Syrian President Bashar al Assad was among the guests at the opening of the Asian Games in China as his state’s diplomatic relations appear to continue growing internationally.
Since Mr Assad‘s crackdown on pro-democracy protests led to civil war in 2011, half a million people have died and more than half of the country’s 22 million pre-war population have fled their homes.
Beijing has been one of Mr Assad’s main backers in that time.
In recent months, however, relations have begun to warm between Syria and several neighbouring countries, with China now the latest to expand diplomacy from further afield.
“In the face of an unstable and uncertain international environment, China is willing to continue to work with Syria in the interests of friendly cooperation,” Chinese President Xi Jinping said.
He also cited the need to safeguard “international fairness and justice”.
Mr Assad was pictured laughing and waving, with his wife making a heart shape with her hands, during the opening ceremony on Saturday.
International Olympic Committee President Thomas Bach was also present.
Analysis: It’s the message this visit sends that matters
If Assad’s trip to Beijing is part of an effort to end a decade of diplomatic isolation, then it’s an effort China is happy to enable.
Hosting a figure like Bashar al Assad might further marginalise China in the eyes of many Western powers, but this is not something Xi Jinping cares much about and he is increasingly willing to make that clear.
What China is seeking via relations with Syria is not just influence in the Middle East (it is increasingly trying to position itself as a potential peace broker and go-to superpower in the region) but economic opportunity too.
Indeed, Syria joined China’s Belt and Road initiative in 2022, and China is no doubt acutely aware of how much potential business is available in rebuilding the war-torn nation.
Of course any business with Syria risks Chinese entities being subject to US sanctions, which can freeze the assets of anyone dealing with the Arab nation.
But arguably it’s the messaging of this visit that matters just as much as the substance: China will do things its own way and doesn’t need to play along with Western set international norms.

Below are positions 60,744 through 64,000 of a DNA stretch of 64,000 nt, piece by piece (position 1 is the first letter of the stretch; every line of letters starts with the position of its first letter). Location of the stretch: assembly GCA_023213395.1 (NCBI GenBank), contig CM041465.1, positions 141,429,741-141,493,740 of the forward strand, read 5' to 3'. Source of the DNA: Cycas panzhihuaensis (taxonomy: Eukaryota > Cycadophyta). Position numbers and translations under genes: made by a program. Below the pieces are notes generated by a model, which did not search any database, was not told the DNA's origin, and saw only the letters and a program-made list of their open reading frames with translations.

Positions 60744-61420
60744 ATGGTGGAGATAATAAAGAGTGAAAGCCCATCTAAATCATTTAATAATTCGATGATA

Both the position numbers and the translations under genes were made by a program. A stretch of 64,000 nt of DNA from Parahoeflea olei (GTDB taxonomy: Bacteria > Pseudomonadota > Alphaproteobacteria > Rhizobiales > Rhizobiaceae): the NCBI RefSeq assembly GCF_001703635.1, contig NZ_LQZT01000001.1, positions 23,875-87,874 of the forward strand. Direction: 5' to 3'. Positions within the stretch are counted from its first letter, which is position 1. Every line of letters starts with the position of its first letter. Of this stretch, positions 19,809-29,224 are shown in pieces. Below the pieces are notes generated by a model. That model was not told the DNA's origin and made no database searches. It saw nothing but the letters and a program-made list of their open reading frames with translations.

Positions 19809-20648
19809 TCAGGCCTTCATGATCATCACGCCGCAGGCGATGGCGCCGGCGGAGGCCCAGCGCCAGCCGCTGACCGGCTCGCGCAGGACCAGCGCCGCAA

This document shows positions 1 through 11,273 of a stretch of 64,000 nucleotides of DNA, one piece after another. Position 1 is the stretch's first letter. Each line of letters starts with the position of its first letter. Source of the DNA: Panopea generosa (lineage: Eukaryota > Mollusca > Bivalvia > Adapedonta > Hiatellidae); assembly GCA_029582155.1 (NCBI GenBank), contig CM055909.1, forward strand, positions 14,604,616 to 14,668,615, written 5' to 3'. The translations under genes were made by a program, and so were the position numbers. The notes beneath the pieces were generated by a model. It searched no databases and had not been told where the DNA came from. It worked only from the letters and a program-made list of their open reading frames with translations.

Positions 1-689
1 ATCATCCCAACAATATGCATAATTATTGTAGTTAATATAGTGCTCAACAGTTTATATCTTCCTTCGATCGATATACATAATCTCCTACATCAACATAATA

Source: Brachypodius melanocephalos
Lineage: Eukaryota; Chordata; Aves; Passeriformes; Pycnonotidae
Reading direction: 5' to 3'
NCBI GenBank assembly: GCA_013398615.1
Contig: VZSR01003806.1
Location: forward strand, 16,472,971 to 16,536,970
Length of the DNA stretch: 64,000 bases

Closer to home, diplomatic relations between Damascus and other Arab countries have thawed since the February earthquake that hit Syria and Turkey.
Mr Assad was in the United Arab Emirates (UAE) In March for an official visit, and two months later he attended the annual summit of the Arab League in Jeddah, Saudi Arabia.
That was his first invite in 12 years after Syria’s membership was reinstated in the 22-member organisation.
Syria’s currency is collapsing and the country is suffering from a lack of electricity, medicine and daily essentials, despite support from Russia and Iran.
With Syria in desperate need of foreign investment, Mr Assad hopes to boost commercial ties with the world’s second largest economy.
Meanwhile, President Xi said he will seriously consider a visit to South Korea, according to Yonhap news agency.
China Central Television (CCTV) also reported the Chinese president told South Korean Prime Minister Han Duck-soo his country is willing to promote a strategic partnership.
It would be his first visit to the country since 2014.
The two leaders held talks in the eastern city of Hangzhou before the opening ceremony of the Asian Games on Saturday.
It comes ahead of scheduled trilateral talks in Seoul on 26 September involving senior officials from China, Japan and South Korea.
A Chinese statement did not mention President Xi’s comment on the summit or a visit to Seoul.
Yonhap reported President Xi had said China supports dialogue between the two Koreas.
Tensions between the two countries rose after North Korea’s Kim Jong Un made a week-long visit to Russia earlier this month.